Families of JBS meatpacking plant workers in Greeley who are hospitalized with COVID-19 say the company isn't doing enough to protect its workforce.
Plant employee Crystal Rodriguez is self-quarantining with her four children. Her father, who also works at JBS, tested positive for the disease this weekend. He has been in the hospital since last Friday and was put on a ventilator this week.
She came into contact with her dad when picking up her 2-year-old who was being looked after by her mother. She doesn't have symptoms, but her doctors have told her to stay at home for a 14-day self-quarantine. She said JBS told her she could lose her job after seven days of missing work because of company policy and because she didn't have a doctor's note. She said the company told her if she got a note, she could have the entire 14 days off. Rodriguez said she is having trouble getting a doctor's note because she doesn't have symptoms and her doctor is busy with other COVID-19 patients.
"I'm kind of angry because I don't understand why everybody's lives are being put at risk just to make the product," she said. "There's never any soap in the bathroom so we can wash our hands. I see some people going in and they have flu-like symptoms but they are too scared to miss work."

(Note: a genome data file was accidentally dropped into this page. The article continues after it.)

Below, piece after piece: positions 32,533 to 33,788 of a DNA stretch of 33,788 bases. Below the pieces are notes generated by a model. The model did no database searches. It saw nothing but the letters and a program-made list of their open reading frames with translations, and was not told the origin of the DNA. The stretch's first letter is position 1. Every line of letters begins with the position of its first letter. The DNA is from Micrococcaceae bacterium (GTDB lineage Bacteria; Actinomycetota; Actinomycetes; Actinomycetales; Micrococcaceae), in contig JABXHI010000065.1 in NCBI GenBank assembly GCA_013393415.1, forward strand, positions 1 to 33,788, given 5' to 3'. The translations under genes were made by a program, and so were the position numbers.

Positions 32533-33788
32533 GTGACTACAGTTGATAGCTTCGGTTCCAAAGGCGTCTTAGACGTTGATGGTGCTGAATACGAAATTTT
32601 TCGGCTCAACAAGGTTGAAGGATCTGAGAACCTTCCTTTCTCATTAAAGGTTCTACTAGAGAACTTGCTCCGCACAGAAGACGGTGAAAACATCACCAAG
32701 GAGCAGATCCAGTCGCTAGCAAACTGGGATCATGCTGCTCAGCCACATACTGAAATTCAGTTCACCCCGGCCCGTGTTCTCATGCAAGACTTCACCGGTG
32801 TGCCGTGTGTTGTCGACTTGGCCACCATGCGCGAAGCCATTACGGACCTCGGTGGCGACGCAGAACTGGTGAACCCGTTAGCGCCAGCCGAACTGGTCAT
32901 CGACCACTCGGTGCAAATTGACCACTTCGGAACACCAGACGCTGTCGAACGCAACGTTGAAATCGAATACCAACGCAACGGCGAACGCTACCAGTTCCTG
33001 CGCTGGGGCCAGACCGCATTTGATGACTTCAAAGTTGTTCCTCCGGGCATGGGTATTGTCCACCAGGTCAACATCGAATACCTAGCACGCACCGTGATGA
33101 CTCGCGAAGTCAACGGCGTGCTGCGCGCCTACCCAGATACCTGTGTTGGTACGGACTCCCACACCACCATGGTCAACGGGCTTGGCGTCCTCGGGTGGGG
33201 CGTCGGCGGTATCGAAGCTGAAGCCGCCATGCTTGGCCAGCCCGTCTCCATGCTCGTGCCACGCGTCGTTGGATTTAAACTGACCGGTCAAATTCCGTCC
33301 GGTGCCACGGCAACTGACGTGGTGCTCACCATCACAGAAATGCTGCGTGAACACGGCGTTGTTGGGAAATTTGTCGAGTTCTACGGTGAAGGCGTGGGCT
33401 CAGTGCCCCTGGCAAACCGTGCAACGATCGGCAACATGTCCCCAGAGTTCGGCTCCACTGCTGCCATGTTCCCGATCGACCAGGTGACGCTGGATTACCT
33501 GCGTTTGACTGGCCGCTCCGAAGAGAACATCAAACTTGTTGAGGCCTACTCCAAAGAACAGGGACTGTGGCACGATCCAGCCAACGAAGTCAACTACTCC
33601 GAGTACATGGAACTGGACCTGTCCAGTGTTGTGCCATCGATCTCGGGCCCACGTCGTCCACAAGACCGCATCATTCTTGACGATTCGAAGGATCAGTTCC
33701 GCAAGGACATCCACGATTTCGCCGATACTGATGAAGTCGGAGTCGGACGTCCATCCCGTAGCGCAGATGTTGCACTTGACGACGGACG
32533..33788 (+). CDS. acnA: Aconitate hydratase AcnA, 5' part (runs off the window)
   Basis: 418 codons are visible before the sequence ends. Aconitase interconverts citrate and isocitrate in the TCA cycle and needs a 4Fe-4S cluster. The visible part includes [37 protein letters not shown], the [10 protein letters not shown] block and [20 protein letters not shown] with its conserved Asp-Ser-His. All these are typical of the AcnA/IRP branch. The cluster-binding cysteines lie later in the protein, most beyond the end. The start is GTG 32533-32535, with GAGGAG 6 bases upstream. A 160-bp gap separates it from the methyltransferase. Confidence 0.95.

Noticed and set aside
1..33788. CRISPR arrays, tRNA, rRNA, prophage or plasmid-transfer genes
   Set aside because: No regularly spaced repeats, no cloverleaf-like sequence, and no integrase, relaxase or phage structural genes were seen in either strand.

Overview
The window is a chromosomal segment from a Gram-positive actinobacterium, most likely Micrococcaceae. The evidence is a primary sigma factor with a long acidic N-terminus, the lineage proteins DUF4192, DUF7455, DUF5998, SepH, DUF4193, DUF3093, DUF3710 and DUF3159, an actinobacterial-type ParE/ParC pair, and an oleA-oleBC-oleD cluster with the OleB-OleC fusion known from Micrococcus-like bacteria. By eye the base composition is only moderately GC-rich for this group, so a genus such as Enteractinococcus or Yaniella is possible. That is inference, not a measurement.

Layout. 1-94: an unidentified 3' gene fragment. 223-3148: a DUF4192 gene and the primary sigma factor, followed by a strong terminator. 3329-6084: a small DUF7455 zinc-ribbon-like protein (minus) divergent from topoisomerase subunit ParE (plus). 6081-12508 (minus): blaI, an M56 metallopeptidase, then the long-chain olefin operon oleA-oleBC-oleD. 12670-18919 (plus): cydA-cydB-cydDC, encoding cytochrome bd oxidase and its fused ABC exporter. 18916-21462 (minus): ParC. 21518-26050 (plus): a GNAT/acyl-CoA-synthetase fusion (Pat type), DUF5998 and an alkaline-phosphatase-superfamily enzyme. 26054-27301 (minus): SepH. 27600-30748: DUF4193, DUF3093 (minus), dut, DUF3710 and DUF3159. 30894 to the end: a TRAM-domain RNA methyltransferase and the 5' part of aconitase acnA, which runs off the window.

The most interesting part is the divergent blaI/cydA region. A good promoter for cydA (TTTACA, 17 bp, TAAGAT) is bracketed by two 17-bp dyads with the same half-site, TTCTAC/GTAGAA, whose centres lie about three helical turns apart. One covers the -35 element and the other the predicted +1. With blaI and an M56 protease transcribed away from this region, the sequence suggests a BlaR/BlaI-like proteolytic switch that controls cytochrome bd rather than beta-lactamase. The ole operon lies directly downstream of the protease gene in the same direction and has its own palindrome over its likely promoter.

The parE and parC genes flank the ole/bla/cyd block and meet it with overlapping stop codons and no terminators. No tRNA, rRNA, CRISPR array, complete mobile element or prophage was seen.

The plant is classified as an essential business under the statewide stay-at-home order. JBS said in an emailed statement to CPR that it is "promoting physical distancing where possible."
As of last Friday, according to Rodriguez, employees were still working shoulder-to-shoulder in the plant.
The Colorado Department of Public Health and Environment advises employees in the food industry to isolate if they are ill or if they have come into close contact with someone who has the coronavirus.
Health officials say there is no reason to believe the disease can be transmitted through food. But in order to protect other workers from contracting COVID-19, CDPHE has published guidelines for businesses.
Here are CDPHE guidelines for employers on sick workers:
If a worker in a food processing facility has tested positive for COVID-19, sick employees should isolate. Employers should sanitize workspaces, ramp up cleaning, encourage employees to wash their hands, and maintain approximately 6 feet of distance between people, when possible.
JBS said it has tried to stick to social distancing by staggering starts times, shifts and breaks, and by increasing spacing in cafeterias, break rooms and locker rooms.
Beatriz Rangel's 79-year-old father is on a ventilator with COVID-19 too. She said her dad, Saul Sanchez, has been working at JBS for three decades. Rangel said she struggled to get in contact with anyone at the company to notify them of Sanchez's illness and that when she finally did reach someone, they didn't seem to care that her father could have picked up the disease at work or spread it to his coworkers.
The Greeley Tribune reports that more than 800 people didn't come to work at the plant on Monday.